Willie Nelson’s Red Headed Stranger is one of the most famous themed albums in country music history.  The entire album is based on the conceptual story of a preacher who shoots his cheating wife and her lover before going on the run. However, the theme doesn’t have to be as concrete as the one in Red Headed Stranger or as narrow as the one in Coal, which endeavors to shine a light on the coal-mining industry, to be included in this category. It can be as amorphous as “love” or “heartache.”

Just for fun, I culled through my musical catalog (and all 5 million or so country songs about love, heartache and partying on Friday night) and put together my own themed album very loosely titled: America 2009:

  • Filthy Rich (Big Kenny, John Rich, Bill McDavid, Freddy Powers, Sonny Thockmorton)
  • Workingman’s Blues #2 (Bob Dylan)
  • If We Make It Through December (Merle Haggard)
  • Dirt (Chris Knight)
  • What’s A Simple Man To Do? (Steve Earle)
  • The Ballad of Salvador & Isabelle (Dave Quanbury)
  • If You Don’t Love Jesus (Billy Joe Shaver)
  • Ellis Unit One (Steve Earle)
  • Dress Blues (Jason Isbell)
  • It’s a Different World Now (Rodney Crowell)
  • Everybody Knows (Gary Louris, Martie Maguire, Natalie Maines, Emily Robison)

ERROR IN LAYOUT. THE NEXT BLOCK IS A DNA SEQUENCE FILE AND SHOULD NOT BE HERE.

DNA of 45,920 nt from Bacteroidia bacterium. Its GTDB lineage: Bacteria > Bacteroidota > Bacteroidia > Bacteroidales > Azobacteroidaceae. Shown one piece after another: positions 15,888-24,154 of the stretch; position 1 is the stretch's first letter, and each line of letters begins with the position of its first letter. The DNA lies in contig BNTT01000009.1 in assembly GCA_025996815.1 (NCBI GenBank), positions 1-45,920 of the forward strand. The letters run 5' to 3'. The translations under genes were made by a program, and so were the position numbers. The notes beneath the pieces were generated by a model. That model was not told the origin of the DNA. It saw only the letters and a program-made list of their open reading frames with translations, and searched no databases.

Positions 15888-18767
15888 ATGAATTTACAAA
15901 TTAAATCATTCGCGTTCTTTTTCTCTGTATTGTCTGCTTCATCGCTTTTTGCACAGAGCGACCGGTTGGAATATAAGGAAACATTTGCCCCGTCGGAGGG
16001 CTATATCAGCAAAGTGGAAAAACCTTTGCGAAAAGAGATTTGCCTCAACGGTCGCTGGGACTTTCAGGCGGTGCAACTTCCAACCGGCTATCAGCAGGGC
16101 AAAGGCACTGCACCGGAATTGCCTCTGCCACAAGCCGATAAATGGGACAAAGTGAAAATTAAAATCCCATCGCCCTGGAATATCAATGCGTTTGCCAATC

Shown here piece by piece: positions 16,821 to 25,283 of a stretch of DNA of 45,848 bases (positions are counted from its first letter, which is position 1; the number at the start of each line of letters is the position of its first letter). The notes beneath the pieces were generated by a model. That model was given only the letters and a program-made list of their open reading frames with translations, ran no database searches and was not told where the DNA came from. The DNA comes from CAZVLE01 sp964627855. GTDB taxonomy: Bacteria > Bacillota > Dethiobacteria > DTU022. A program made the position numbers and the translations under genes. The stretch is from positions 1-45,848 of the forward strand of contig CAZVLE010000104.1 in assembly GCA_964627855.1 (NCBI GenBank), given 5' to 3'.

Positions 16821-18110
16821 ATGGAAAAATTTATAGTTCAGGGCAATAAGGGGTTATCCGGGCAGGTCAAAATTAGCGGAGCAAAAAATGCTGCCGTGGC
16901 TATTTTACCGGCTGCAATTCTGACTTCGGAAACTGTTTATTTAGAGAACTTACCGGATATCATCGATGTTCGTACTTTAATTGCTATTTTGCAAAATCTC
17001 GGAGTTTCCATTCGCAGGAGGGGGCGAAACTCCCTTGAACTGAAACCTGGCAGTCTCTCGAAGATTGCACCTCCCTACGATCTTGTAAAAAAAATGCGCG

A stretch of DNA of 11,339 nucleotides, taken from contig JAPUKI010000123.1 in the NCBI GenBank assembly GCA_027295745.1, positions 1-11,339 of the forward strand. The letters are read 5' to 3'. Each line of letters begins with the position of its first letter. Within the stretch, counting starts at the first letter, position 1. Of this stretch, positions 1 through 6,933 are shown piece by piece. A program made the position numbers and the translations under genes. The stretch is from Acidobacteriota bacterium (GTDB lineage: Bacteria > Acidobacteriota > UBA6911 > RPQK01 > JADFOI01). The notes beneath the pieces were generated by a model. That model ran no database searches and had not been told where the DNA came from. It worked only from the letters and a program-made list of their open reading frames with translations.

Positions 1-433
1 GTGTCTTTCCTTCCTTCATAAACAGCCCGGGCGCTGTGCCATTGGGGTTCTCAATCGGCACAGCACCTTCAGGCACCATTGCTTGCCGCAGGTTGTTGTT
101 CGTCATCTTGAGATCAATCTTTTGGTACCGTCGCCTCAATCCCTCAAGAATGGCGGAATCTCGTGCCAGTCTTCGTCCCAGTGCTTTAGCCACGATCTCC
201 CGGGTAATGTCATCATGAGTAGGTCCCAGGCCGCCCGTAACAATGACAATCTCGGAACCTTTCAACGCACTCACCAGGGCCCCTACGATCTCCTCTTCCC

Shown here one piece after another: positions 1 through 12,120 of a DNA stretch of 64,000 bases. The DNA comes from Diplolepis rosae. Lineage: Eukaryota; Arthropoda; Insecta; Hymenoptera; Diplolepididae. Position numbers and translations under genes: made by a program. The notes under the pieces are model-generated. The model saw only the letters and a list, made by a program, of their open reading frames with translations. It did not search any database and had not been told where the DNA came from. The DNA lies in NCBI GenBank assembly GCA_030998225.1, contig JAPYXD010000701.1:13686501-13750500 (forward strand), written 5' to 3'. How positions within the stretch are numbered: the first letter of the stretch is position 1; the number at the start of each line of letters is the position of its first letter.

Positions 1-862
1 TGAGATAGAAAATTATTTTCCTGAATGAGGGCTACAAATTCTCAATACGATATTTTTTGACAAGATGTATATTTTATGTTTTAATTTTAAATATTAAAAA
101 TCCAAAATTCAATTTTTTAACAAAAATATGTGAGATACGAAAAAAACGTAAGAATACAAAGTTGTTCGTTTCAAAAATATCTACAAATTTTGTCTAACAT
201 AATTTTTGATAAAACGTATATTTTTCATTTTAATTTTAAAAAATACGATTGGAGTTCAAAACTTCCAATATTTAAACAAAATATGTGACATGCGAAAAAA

• Up to the Mountain (Patty Griffin)
  • Reason to Believe (Bruce Springsteen)

If you were to create your own themed album, what would it look like?

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Billy Joe Shaver featuring Marty Stuart, “Winning Again”

Ever wonder what the Benny Hill music might sound like if it was twanged up from here to hog heaven? I do believe it would resemble the relentlessly addictive hillbilly jam that backs “Winning Again,” an unsurprisingly solid collaboration between two veterans with cred to spare.

Religious songs always sound better when they’re more tent revival than suburban Sunday service. Burning with the fire of the newly converted, the joy of praise radiates from start to finish.

Grade: A

Listen: Winning Again

Buy: Winning Again